China's Zonbo and Singapore's Homerun Announce $77 Million, Five-Picture Slate


SINGAPORE – China’s Zonbo Media and Singapore’s Homerun Asia announced Tuesday a 400-500 million yuan ($62-77 million) slate of five co-productions, launching their strategic partnership with a $15 million Chinese remake of French literature classic Dangerous Liaisons with Korean director Hur Jin-ho (Christmas in August).

The slate also includes 1965, a $5 million Crash-style multi-narrative, social-political thriller set against the backdrop of the founding of Singapore by director Lee Thean-jeen (Homecoming), with Peter Chan (Wu Xia, The Warlords) as supervisory director.

The collaboration aims to create new Asian movies for a worldwide audience, said Chen Weiming, founder and chairman of Zonbo Media, which is one of the major distributors of Chinese films in Korea. “Our companies share an international outlook. Together we hope to branch out of our countries into the international market,” Chen said.

Zonbo will handle distribution of the films in China, Hong Kong, Korea and Japan, while Homerun will handle Southeast Asia.

Set in 1930s Shanghai, Dangerous Liaisons will begin filming in September. Korean director Hur, who had worked with Zonbo previous on April Snow, was chosen for the film because “the 1930s subject matter has been done many, many times before. In addition, Dangerous Liaisons is an international story, so a different viewpoint would bring a different element to the film,” said Yun.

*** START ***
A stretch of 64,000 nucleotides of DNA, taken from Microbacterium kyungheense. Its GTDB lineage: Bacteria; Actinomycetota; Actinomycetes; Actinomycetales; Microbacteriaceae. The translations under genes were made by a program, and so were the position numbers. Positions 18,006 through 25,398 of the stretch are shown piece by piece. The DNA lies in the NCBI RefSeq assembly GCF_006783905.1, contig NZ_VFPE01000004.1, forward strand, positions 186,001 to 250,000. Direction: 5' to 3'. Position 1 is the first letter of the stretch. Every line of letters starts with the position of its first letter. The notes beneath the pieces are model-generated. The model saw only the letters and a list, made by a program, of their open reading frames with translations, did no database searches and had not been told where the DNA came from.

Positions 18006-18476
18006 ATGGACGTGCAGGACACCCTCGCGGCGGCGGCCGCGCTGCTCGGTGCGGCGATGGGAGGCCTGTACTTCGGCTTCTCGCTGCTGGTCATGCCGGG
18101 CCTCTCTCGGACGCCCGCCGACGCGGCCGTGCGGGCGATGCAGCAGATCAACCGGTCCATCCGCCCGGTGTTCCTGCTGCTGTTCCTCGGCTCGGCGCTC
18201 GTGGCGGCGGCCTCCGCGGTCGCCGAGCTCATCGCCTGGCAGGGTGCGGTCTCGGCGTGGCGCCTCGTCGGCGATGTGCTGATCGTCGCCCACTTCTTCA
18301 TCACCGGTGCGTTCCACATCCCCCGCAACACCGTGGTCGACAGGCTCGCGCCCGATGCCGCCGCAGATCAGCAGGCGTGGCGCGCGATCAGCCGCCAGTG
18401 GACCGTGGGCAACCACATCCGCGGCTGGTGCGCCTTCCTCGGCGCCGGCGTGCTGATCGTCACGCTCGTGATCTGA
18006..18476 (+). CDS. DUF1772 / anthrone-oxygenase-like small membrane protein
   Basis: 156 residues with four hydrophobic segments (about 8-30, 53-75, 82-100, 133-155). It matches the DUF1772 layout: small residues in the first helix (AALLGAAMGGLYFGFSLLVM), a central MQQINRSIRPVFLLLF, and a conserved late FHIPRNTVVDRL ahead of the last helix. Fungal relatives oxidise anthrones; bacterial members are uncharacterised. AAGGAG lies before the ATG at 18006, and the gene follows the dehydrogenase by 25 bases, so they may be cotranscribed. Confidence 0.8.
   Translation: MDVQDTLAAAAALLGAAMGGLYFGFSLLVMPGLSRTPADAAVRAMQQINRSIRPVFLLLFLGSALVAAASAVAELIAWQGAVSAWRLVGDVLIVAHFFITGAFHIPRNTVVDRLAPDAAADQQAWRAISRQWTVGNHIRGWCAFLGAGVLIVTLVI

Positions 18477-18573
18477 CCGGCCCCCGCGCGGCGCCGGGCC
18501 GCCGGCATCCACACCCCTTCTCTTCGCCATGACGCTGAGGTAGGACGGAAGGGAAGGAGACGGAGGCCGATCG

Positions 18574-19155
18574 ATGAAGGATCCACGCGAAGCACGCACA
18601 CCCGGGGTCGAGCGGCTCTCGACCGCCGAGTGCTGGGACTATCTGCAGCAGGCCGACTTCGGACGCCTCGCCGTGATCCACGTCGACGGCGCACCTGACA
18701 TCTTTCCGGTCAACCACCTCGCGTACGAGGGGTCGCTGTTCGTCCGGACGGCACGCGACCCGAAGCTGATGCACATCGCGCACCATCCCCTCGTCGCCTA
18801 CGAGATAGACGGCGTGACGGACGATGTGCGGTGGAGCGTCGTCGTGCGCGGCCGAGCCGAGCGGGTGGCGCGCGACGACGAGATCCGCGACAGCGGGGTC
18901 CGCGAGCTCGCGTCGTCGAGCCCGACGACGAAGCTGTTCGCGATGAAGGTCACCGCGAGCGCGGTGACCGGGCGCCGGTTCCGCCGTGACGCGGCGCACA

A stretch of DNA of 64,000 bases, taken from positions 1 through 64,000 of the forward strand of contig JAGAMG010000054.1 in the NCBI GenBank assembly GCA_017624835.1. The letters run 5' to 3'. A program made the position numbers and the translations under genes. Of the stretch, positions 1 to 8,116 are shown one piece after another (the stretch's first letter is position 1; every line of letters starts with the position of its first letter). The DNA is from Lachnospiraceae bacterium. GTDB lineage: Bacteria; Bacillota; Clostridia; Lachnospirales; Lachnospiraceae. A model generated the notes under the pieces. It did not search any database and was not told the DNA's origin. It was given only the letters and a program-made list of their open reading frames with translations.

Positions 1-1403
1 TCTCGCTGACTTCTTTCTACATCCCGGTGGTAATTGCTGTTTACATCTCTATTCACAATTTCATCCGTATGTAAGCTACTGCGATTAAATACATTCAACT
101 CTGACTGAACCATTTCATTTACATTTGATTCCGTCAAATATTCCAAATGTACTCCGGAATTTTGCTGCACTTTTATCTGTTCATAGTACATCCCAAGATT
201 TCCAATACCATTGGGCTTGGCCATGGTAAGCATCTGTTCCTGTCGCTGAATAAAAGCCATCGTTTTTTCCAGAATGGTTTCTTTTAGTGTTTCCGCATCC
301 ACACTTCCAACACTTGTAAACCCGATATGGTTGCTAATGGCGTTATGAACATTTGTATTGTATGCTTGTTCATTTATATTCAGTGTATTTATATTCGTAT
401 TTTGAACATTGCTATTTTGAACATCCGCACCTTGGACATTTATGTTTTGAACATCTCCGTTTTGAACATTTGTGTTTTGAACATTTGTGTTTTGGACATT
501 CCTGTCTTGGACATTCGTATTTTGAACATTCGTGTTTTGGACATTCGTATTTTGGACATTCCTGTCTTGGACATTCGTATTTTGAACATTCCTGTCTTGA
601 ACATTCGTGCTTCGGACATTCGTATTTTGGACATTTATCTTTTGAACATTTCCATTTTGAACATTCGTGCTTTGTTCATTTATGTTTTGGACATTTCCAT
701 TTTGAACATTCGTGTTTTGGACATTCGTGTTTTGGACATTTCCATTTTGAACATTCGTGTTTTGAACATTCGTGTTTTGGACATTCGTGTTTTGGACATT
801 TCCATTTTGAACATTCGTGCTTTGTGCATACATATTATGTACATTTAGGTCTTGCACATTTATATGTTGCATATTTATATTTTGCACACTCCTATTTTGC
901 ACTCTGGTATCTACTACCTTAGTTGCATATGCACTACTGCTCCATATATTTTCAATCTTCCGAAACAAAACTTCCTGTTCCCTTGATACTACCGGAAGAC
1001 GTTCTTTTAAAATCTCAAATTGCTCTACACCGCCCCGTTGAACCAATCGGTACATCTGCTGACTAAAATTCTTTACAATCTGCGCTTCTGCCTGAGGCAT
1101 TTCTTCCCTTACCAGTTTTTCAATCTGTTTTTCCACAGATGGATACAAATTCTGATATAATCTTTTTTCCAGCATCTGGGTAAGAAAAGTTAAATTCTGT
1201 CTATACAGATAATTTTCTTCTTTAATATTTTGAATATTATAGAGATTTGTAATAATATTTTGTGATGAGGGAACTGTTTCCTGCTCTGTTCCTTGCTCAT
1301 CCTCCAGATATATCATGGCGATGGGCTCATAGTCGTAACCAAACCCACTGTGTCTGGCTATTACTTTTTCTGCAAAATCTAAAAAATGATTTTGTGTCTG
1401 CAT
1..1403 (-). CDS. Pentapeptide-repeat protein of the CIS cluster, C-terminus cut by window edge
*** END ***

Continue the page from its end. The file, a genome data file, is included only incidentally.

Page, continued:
Top Korean and Chinese actors and actresses are now being considered for the leads, including Fan Bingbing and Zhou Xun.

1965 follows the stories of Chinese immigrants in Singapore from the 1930s and culminating with Singapore independence.

“We went through a lot of soul searching before we decide to make the film,” said Yun. “Why would people be interested in this subject matter? But something in me tells me it’s a story screaming to be told, because it tells about what happened at that time. When we showed the first draft to Peter Chan, he was flying from Beijing back to Hong Kong, he told me, ‘Daniel, I cried.’ The other reason we want to involve someone overseas, there’s always a check and balance about how international we can be.”

As supervisory director, Chan and his We Pictures are involved in the casting and script development.

The companies intend to break into the Chinese market with 1965, to be shot in Singapore, Malaysia, and China, and to be dubbed into English, Malay and various Chinese dialects including Mandarin.

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